For example, if you’re laying out basic workflows, you might realize that what works for you might not work for a team of other videographers. You’ll then need to develop a plan to streamline your video production that encompasses multiple directors, editors, etc.

4. Decide how to grow

Only you can understand your vision for company growth. That means you need to outline the goals you want to hit as you grow. 

The milestones you want to achieve have a significant impact on your business plan.

Let’s say you’re a video marketer who is ready to form their own company. 

A growth plan for this organization would include:

  • Establishing a dynamic client base
  • Hiring new content creators (both videographers and scriptwriters)
  • Hiring editors
  • Getting the right software

That’s just a small list of the factors involved in bringing your business plan to life. While your ambitions might be high, it’s crucial to start reasonably. 

Set achievable goals and expectations by creating a list of elements you need to scale. Arrange these by priority and focus on high-priority factors first.

Again, only you can decide that priority. You can choose to hire new editors or scriptwriters before you hire new videographers, based on your business plan and requirements.

5. Hire the right people

To put your business plan into action, you need two key elements — funding and employees. 

You can secure funding by reaching out to investors with your detailed business plan, but hiring employees is a whole other ball game. 

You need to convince creators, managers, IT staff, and more to work for your company. More importantly, you need to find people who believe in your company’s goals and align with them.

With so much on your plate, it might be better to outsource your hiring and HR. Outsourcing can help you save overhead costs, hire employees efficiently, and streamline your entire HR process.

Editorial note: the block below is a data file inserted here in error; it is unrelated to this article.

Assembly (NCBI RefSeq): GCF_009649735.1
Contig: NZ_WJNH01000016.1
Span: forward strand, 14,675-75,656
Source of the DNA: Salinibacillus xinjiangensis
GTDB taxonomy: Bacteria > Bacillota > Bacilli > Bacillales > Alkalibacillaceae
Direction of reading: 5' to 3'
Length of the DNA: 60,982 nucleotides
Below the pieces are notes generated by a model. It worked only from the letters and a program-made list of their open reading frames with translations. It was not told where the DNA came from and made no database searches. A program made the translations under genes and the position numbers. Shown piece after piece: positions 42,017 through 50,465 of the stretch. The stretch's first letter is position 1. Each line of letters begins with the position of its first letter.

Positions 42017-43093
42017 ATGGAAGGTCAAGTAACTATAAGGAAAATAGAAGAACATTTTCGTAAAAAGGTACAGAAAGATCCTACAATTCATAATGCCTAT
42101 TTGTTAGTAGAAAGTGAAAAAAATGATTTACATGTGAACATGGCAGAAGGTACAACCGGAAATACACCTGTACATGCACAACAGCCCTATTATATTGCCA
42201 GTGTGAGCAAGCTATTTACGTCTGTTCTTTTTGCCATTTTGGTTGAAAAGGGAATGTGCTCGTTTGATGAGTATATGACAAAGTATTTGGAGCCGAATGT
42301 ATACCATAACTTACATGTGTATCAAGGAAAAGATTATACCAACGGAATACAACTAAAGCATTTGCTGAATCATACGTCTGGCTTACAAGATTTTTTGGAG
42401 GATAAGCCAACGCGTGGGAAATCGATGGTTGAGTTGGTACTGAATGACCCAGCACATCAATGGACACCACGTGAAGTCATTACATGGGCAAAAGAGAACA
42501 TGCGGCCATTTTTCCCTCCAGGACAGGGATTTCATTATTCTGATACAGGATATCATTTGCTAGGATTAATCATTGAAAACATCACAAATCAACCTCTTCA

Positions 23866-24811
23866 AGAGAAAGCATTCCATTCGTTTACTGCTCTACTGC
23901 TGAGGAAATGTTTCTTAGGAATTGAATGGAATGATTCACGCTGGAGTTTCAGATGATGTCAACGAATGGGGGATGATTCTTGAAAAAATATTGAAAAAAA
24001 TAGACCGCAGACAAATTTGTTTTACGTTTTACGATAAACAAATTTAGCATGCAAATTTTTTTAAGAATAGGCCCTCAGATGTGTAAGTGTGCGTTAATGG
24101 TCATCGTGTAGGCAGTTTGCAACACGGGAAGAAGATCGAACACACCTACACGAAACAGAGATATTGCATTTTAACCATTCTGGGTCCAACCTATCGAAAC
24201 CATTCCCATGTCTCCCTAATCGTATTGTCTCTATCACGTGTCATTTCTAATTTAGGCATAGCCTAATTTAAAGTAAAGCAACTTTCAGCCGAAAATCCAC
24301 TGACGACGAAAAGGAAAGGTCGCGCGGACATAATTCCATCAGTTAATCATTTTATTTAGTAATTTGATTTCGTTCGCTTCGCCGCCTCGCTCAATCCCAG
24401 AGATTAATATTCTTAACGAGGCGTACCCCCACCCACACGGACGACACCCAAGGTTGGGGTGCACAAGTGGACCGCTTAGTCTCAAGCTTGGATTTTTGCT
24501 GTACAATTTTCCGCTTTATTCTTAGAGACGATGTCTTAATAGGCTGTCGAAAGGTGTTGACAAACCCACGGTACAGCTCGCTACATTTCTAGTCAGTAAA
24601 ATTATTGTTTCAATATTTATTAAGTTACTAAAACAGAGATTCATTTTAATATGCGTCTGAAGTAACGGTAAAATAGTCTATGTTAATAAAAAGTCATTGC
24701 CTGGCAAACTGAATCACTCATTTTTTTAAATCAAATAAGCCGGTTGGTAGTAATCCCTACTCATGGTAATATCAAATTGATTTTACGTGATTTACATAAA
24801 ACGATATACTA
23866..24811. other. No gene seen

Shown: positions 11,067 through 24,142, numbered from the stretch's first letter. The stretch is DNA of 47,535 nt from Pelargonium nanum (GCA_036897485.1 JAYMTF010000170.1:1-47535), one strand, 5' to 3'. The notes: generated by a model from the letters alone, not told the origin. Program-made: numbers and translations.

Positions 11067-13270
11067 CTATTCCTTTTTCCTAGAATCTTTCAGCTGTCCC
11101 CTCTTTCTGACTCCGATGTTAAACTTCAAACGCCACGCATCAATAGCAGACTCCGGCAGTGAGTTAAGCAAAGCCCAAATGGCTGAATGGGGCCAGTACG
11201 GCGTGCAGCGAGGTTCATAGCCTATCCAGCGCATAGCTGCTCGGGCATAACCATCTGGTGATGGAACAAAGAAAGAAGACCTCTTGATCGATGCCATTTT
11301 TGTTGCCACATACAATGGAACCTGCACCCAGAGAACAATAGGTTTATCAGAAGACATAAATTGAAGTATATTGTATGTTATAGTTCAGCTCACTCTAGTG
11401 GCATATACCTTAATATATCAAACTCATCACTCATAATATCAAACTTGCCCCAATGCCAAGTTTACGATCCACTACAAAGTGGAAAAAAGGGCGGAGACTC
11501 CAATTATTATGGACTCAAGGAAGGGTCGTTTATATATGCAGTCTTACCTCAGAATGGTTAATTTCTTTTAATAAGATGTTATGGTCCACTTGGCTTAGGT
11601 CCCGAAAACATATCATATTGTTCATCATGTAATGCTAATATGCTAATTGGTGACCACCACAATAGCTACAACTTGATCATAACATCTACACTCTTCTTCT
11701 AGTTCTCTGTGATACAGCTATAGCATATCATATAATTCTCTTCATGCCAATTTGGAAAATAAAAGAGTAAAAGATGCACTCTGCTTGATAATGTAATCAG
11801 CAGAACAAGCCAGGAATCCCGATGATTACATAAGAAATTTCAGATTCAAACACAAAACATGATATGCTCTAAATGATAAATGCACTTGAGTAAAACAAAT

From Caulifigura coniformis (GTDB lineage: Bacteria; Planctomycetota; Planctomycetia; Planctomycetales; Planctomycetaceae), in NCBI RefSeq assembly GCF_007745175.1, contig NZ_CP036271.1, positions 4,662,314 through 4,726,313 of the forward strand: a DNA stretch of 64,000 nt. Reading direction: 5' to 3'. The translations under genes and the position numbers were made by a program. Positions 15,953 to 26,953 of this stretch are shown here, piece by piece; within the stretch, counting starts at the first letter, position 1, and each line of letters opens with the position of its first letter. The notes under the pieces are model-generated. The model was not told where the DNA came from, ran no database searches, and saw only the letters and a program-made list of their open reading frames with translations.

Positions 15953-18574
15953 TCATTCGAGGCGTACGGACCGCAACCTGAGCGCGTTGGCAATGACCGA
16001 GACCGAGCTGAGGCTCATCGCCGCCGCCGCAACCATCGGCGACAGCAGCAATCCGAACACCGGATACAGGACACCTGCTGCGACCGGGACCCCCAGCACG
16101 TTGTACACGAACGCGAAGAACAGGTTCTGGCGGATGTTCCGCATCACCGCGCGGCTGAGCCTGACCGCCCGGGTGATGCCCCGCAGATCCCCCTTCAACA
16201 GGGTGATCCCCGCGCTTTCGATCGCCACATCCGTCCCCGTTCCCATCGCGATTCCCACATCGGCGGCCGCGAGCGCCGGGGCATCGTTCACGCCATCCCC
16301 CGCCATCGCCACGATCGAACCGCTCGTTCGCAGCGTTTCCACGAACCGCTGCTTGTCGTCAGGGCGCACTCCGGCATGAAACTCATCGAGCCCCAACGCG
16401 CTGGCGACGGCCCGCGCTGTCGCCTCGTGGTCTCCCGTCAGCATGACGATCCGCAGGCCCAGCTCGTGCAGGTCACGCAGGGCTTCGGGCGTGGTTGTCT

Outsourcing your HR also means you don’t have to judge or hire candidates for teams and positions that you’re not familiar with. A video creator is unlikely to have experience in hiring multiple sales reps or accountants.

6. Outreach

Now that you have funding and a team to work with, it’s time to attract customers. 

When you’re already a part-time videographer or video marketer, you probably have a list of clients. When you go from an individual to an organizational level, this client list needs to grow. 

The first step in scaling your existing client list is cold email outreach. While your sales rep(s) are calling potential clients, you can help out by doing the same via email.

And don’t worry, you don’t need to spend hours or days on this. You can always use sales email templates and customize them to suit your needs. 

Here’s an example template:

 

cold outreach email template example

(Image source)

 

Templates save you time. But, more importantly, they increase the number of people/companies you can reach out to in a certain period. Consequently, this faster process helps you generate more leads and land potential clients.

7. SEO

Of course, email outreach isn’t the only factor in a business’s growth. 

You need search engine optimization (SEO), so users can find your business in search engine ranking pages (SERPs) amongst hundreds of other results.